The Latest: Dyson 360 Eye
Launch date: August 2016 in the US. Launched on trial in Japan in 2015.
By miniaturizing its patented cyclone technology, and inventing a way to incorporate that energy-greedy technology in a modest-sized autonomous vacuum, Dyson established the Eye 360.
The inception of this device took quite some research and development. Well over a decade actually.
It involved the merger of superior vacuum cleaning technology (Dyson’s radial root cyclone) with a robot able to function long enough (it vacuums for 45 minutes before returning to the docking station) to vacuum large parts of your home
After the “successful beta trial” in Japan the Eye 360 is now ready to clean American floors.
A similar technology as Roomba utilizes, the Dyson 360 Eye uses SLAM (simultaneous localization and mapping) in conjunction with obstacle sensors and a 360-degree standard-definition camera.
The WiFi-enabled companion app for remote access lets you control your vacuum from anywhere. According to The Verge reporting on July 2016 this is the best you can get, which is why its price of $1000,- is justified.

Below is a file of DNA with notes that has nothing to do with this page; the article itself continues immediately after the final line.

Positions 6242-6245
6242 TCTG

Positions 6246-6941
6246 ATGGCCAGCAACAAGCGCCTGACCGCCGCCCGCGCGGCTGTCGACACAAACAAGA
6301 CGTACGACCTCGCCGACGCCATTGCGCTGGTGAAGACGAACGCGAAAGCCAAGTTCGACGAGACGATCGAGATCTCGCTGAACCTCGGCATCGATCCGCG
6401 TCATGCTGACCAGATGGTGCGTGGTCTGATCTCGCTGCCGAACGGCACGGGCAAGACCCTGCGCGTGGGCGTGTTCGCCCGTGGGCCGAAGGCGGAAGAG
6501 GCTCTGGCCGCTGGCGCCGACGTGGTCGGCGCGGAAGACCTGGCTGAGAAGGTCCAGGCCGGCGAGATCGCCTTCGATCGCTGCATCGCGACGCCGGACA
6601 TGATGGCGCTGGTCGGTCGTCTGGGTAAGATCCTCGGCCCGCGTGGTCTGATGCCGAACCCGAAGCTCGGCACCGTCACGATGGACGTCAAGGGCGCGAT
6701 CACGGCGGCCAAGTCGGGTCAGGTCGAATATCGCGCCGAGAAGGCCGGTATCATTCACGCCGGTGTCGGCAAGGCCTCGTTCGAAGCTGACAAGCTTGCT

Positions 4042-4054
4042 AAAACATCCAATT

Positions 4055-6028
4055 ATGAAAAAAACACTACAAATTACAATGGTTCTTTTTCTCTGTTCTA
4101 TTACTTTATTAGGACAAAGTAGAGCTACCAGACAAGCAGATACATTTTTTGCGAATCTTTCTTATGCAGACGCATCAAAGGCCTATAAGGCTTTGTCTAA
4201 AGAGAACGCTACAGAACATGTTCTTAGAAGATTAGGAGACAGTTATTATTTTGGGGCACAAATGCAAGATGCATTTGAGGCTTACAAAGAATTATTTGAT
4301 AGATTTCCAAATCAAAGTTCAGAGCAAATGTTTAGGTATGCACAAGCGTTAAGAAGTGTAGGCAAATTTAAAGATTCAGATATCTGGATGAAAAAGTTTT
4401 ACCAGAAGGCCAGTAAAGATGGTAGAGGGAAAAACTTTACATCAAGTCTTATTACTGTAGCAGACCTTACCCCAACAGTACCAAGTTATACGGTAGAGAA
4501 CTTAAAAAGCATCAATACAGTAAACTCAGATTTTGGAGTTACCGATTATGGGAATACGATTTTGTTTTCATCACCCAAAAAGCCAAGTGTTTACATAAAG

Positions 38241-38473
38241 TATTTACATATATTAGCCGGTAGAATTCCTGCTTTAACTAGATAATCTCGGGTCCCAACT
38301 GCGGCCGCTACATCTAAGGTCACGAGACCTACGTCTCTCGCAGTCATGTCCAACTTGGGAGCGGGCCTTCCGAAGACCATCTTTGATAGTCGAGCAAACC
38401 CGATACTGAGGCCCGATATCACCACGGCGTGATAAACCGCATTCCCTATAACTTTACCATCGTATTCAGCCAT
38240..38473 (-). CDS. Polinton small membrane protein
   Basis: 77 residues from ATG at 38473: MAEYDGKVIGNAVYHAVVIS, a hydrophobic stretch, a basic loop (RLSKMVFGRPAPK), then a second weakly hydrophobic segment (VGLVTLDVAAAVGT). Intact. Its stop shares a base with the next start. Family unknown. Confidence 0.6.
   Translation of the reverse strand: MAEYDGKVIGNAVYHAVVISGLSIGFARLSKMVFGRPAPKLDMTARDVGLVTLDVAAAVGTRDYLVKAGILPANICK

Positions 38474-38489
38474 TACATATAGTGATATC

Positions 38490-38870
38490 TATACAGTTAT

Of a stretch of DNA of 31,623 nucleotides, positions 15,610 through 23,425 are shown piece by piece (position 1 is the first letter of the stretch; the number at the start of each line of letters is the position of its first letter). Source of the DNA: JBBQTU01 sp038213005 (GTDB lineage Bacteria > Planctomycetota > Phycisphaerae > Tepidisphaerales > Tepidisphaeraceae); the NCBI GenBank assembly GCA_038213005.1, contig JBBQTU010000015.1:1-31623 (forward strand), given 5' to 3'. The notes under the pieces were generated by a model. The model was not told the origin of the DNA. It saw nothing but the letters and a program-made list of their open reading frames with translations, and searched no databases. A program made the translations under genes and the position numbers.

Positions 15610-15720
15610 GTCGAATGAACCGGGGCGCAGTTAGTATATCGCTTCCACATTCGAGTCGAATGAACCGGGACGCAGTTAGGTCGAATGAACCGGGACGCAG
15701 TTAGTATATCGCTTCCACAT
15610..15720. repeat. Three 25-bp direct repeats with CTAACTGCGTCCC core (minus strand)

Good to know – Pros and cons
- fairly loud when cleaning
- robust wheels allow it to cover more daunting surfaces (cables, rugs, etc)
- considerably smaller than its competitors so it can reach spots robotic vacuums with a larger footprint miss
- somewhat higher than the Roomba (may get stuck under chairs and other furniture sooner)
- may not clean rooms in one session before moving onto another
- cleaning cycle lasts 45 minutes. By comparison, the Roomba 980, vacuums for 2 hours
- despite the recommended 20-inch perimeter ‘clear of objects area’ around the base it may have trouble docking.
- double chamber cleaning technology enhances suction and prevents dust from being blown back into the air.
Been having some robo-vacuuming fun with the Dyson 360 eye. pic.twitter.com/lwsRXgY3Pn
— Lance Ulanoff (@LanceUlanoff) July 21, 2016
A few review snippets:
“Dyson’s $1,200 robotic vacuum is expensive, but also the best”
“The only robot vac to buy”
“Good, but not as good as the Neato Botvac Connected and iRobot Roomba 980”
The Greatest: Samsung’s SR2AK9350U Turbo Powerbot
Launch date: Spring 2016 (introduced at CES 2016)